Intercontinental Hotel Group Acquires Six Senses Spa and Wellness

One of the biggest names in luxury wellness just got bigger and better.

“Wellness” can be an ambiguous catchall for anything from mindful meditation to intense physical fitness. But one brand clearly defines the wellness revolution: Six Senses.

“Wellness is one of our base pillars,” says Stockholm-based Anna Bjurstam, wellness pioneer for Six Senses Spas and Wellness. “We do everything around it. In the past, it was maybe just in one spa facility within a hotel, but what we’ve done is take an integrated approach to wellness throughout our properties—from how we treat our staff in the back of the house to how we build our hotels.”

Indeed, a world-class spa is one thing—and Six Senses has long been known for them—but true wellness requires a holistic approach to everything from architecture and building materials and how a bedroom is furnished, to food selection, stress management, and fitness.

One of the newly added guest accommodations at the Six Senses Douro Valley, designed by wellness expert Clodagh.

From its inception, Six Senses has focused on being in harmony with the environments its resorts are built in and been proponents of sustainable tourism.

“My first spa was the Raison d’Etre spas in the Maldives in 1998, rebranded to the first Six Senses Spa in 2000. At that time, there was no wellness component to the spas, but we were thinking far beyond just massages. For instance, we wanted all of the products we used to be completely natural, so we worked with a chemist to create a special line … it was unheard of in those days, but it’s that kind of attention to detail that we built the brand around,” says Bjurstam.

When the brand was sold to Pegasus Capital in 2012, the new owners wanted Bjurstam to come on board full time. “We had done spas for Capella, Aman, Taj and many more. They saw that wellness was growing and being incorporated in different ways,” she says. The team ended up bringing in experts on sleep, biometric screenings, interior design, and much more, working with New York–based Clodagh for its resorts in Kaplankaya, Turkey, and Portugal’s Douro Valley.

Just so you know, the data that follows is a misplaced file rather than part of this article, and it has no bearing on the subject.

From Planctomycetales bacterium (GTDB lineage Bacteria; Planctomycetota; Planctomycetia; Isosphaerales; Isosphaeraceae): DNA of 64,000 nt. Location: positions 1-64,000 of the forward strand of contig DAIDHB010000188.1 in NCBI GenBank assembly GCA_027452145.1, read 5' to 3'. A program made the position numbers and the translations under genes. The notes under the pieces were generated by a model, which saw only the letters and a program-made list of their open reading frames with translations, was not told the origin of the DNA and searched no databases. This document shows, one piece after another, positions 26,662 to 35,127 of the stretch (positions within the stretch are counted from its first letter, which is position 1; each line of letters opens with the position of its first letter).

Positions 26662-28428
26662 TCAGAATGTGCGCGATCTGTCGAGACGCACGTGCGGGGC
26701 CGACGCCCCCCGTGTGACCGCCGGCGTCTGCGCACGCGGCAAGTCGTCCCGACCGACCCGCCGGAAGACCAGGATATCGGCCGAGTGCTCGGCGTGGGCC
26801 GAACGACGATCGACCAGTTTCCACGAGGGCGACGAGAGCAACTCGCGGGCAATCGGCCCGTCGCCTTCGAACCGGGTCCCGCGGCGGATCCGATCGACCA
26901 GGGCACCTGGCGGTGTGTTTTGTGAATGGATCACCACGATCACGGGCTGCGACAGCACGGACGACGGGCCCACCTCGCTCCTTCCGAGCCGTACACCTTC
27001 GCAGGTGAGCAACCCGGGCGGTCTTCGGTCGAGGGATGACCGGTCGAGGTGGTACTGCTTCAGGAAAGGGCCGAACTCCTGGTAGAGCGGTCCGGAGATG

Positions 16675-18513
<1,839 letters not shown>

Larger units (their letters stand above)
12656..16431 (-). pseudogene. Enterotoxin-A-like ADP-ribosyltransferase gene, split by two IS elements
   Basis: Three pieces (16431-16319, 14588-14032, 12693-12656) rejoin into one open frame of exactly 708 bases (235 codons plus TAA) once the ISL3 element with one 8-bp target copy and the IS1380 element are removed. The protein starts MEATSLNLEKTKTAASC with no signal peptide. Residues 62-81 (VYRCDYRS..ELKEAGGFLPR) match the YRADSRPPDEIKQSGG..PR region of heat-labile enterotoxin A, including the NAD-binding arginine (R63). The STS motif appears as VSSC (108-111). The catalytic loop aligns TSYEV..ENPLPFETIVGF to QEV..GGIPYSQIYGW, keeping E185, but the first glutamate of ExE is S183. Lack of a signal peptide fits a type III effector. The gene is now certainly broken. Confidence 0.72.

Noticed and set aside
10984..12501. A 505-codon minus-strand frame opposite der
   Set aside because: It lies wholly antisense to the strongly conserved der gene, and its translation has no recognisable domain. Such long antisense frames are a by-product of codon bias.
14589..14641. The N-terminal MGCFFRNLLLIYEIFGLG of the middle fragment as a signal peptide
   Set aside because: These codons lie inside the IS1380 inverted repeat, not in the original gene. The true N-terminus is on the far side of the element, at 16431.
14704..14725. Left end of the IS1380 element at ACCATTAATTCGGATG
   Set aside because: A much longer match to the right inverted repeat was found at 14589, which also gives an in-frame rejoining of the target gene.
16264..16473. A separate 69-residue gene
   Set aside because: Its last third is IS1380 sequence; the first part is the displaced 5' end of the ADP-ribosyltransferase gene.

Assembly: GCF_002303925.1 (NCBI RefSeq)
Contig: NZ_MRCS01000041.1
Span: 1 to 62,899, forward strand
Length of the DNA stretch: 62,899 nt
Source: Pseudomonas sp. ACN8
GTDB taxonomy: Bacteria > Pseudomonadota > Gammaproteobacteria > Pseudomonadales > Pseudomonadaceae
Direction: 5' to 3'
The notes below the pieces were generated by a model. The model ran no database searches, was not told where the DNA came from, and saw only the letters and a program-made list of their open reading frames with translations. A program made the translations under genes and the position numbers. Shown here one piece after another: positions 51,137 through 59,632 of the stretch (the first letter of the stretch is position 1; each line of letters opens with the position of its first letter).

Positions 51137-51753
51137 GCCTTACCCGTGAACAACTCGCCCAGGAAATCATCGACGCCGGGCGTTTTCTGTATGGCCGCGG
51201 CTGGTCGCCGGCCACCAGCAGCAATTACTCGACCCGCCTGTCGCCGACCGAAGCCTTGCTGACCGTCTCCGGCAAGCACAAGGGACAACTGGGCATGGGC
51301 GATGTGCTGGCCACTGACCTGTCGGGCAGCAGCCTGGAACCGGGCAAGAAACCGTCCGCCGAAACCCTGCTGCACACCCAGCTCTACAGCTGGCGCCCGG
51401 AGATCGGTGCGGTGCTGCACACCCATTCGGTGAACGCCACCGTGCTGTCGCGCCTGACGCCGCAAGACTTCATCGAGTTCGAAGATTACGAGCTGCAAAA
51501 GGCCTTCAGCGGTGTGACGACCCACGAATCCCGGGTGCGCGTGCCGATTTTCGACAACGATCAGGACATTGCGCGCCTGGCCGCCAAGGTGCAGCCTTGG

“In the end, a vacation is about having fun and enjoying life, not about deprivation. Wellness doesn’t have to be a hard quest. We know that small, incremental steps will have a lasting effect on long-term behavior more than a weeklong fast or boot camp,” says Bjurstam, pointing out examples such as how organic bedding can change the way you sleep, or pizza with less gluten can help with digestion.

The forthcoming property in Israel’s Arava Valley.

In February 2019, the brand was acquired by Intercontinental Hotel Group (IHG) for more than $300M. IHG, which also recently acquired Regent Hotels & Resorts and Kimpton Hotels & Restaurants, plans to expand the brand over the next 10 years to operate more than 60 hotels, all while maintaining Six Senses’ core values.

“One thing we’ve been looking at for the future is new fields like energy medicine, working with shamans and specialists in India and Africa,” Bjurstam says. “It’s like a meeting of quantum physics and energy medicine, and we’re looking at how we can alleviate traumas in energy fields.”

In terms of new destinations, one of the more exciting openings for the brand isn’t in a far-flung locale, but in the heart of New York City. Six Senses, set for an early 2021 opening, will combine a Six Senses hotel with its first private-club concept called Six Senses Place, complete with a gym, workspace bar, vibrational plates to help with frequency alignment, and virtual reality experiences. “You’ll be able to go on a ‘mini-trip’ for three minutes and totally step out of your environment. You can also get cryotherapy, hang upside down, or have a pick-me-up tonic and then head to the rooftop for a DJ set or maybe a shamanic journey to cleanse your energy field,” Bjurstam says.

However, those looking for their next exotic wellness adventure will want to look to Israel’s Arava Valley, where the Shaharut property will offer an Earth Lab, camel stables, and an open-air amphitheater. Also consider the forthcoming property in India, built on a former fort and located just 30 minutes from Ranthambore National Park, where guests can go on daily safari drives to see leopards, nilgai antelope, wild boars, sambar deer, sloth bears, and tigers.